http://www.sporteyes.com/recspecs.htm
Thanks you for the input. The Rec-Spec Splash looks interesting. On your fall, did he goggles blow off upon impact, or stay on your face?

Do you find that the grey lense offers enough protection from the glare off the water?

starman205
05-15-2006, 04:02 PM
Pete,

They blew off. If not for the safety tether they would be at the bottom of the lake!!! :wavey:

starman205
05-15-2006, 04:04 PM
Pete,

To answer the glare question, yes they do the polarization of the lenses take care of it. :)

rodltg2
05-15-2006, 04:04 PM
pete, let me know how they work. we have the same problem at our lake. this time of year its ok, but soon it will be bad after 530pm

ted shred
05-15-2006, 04:10 PM
I have some called sport specs, that I got from a place in Redding Ca. I think it was called Daniels opptical. I have had them for 20 years ,and they work great. Kind of dorky lookin though.

starman205
05-16-2006, 11:06 AM
Here's a picture of how I tethered the Goggles to my Life Vest.

divetravis
05-17-2006, 10:59 AM
My wife and I have been using Spex goggles for years, we hate to ski without them. We have two pairs, one with grey lenses for bright sunlight and one with amber lenses for low light conditions. The lenses can be replaced. They have a frame that is fairly soft and the lenses actually mount out a small amount from the frame so that they drain and do not fog. They do float, sometimes when you crash they will come off other times they will stay on, there are no sharp corners or edges to poke you in the eye or injure you.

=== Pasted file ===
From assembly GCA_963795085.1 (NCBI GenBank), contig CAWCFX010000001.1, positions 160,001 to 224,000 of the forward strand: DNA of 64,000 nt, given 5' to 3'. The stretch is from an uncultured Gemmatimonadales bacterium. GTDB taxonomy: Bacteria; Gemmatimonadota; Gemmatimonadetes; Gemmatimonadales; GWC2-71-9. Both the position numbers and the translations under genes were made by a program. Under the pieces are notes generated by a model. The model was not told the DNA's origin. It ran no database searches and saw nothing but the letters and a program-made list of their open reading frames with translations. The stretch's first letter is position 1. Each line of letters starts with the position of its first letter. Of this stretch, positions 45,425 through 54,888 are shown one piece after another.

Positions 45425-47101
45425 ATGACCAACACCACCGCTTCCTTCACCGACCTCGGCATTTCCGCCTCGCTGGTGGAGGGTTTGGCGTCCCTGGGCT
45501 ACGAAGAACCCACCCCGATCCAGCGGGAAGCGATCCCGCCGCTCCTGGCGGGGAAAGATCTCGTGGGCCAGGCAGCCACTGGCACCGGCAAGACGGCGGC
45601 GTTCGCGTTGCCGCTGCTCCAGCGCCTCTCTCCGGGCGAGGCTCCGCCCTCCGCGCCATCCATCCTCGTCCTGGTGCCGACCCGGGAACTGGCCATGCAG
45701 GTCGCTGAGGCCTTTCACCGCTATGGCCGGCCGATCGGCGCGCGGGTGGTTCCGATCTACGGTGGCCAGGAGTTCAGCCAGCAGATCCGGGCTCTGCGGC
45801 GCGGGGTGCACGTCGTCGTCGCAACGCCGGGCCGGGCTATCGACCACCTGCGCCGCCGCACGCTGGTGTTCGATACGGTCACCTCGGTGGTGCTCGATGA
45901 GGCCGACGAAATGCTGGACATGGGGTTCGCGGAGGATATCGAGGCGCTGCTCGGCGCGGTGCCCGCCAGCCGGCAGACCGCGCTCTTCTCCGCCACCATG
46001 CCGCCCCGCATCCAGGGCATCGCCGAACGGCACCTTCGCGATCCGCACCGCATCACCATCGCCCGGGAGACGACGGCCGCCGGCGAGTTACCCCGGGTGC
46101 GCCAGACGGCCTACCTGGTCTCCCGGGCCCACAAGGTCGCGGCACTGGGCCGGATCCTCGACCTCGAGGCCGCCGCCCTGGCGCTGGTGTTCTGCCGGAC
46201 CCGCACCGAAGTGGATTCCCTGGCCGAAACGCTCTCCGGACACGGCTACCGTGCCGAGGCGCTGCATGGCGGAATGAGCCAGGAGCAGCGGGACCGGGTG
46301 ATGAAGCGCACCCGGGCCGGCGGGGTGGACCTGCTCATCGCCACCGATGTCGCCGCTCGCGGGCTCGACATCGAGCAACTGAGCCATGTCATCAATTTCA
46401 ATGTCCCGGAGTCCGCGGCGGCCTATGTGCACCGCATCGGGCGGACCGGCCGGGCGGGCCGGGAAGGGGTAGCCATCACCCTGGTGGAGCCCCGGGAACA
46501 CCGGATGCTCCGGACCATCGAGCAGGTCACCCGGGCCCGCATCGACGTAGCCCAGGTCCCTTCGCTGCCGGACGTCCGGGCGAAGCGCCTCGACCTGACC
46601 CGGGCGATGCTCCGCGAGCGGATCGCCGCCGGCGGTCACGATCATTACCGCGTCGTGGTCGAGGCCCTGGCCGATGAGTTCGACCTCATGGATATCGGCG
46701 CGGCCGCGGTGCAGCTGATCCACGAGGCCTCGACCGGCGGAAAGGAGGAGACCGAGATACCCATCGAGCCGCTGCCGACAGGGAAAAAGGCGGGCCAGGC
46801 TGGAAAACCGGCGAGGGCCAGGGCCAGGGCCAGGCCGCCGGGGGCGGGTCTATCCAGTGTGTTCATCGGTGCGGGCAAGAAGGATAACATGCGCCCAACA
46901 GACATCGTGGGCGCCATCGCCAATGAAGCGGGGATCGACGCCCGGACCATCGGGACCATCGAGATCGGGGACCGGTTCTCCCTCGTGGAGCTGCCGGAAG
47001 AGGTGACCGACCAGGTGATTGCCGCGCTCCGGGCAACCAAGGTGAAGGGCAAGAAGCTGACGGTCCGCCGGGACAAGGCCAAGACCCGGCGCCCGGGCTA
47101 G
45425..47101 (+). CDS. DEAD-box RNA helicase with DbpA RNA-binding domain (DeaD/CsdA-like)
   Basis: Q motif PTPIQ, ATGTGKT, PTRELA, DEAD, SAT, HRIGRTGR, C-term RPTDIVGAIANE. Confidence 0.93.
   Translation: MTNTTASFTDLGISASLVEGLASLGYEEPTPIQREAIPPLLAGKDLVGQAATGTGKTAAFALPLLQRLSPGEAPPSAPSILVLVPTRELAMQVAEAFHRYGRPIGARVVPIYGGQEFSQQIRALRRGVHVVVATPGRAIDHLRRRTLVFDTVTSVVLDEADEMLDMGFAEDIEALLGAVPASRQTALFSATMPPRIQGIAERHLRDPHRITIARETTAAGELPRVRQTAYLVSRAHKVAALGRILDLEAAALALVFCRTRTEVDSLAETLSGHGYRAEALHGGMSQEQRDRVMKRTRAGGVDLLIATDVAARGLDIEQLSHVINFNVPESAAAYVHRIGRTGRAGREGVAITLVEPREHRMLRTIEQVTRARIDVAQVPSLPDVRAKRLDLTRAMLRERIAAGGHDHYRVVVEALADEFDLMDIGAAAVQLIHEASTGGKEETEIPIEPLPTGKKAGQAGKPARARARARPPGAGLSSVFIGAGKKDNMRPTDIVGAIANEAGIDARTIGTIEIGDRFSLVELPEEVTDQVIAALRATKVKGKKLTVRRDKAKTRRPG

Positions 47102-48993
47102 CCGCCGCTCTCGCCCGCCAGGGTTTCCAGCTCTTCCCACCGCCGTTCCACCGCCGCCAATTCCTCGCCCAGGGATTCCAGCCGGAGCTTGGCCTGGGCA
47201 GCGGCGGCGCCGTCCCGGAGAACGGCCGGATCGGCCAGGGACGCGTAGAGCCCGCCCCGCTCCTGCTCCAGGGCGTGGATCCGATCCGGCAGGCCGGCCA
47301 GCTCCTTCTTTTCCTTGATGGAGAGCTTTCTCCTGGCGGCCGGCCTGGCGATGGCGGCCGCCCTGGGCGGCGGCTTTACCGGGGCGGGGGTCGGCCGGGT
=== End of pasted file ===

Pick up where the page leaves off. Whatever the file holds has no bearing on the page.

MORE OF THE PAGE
Link to Spex (http://overtons.com/modperl/overtons/detail/pdetail2.cgi?r=detail_view&item_num=94459&fcat=)

PeteS
05-17-2006, 11:38 AM
Thank you very much for your reccomendations & photos. I'm still thinking about what to do, but both options look great. Thanks again.

starman205
05-17-2006, 11:45 AM
I would have gone with SPEX except that hey couldn't make them with a strong enough Rx for me. I liked the fact that they float. :wavey:

ski_500
05-19-2006, 02:52 PM
I was skiing with a guy last week who had some of the specs goggles. He runs the course at a competitive level (38 off @ 34mph). He used to get prescription lenses, but now he wears the goggles to protect his contacts.

mitch
05-19-2006, 06:15 PM
I've worn spex Rx for years. They work great

Upper Michigan Prostar190
05-19-2006, 06:20 PM
I wore some when I started skiing in April. I guess they are reallly not for me. I dont like them, they get water spots all over them, and I cant see well. I got the gladiator brang from overtons. decent goggles, but I just dont care for the concept.

plus everyone teased me here for wearing them :cry:
;)

88 PS190
05-19-2006, 09:20 PM
boo hoo.

Its just one of those things, they're functional, and sure help when you catch a face full of water through a turn. which is never very fun.

but they are not fashionable...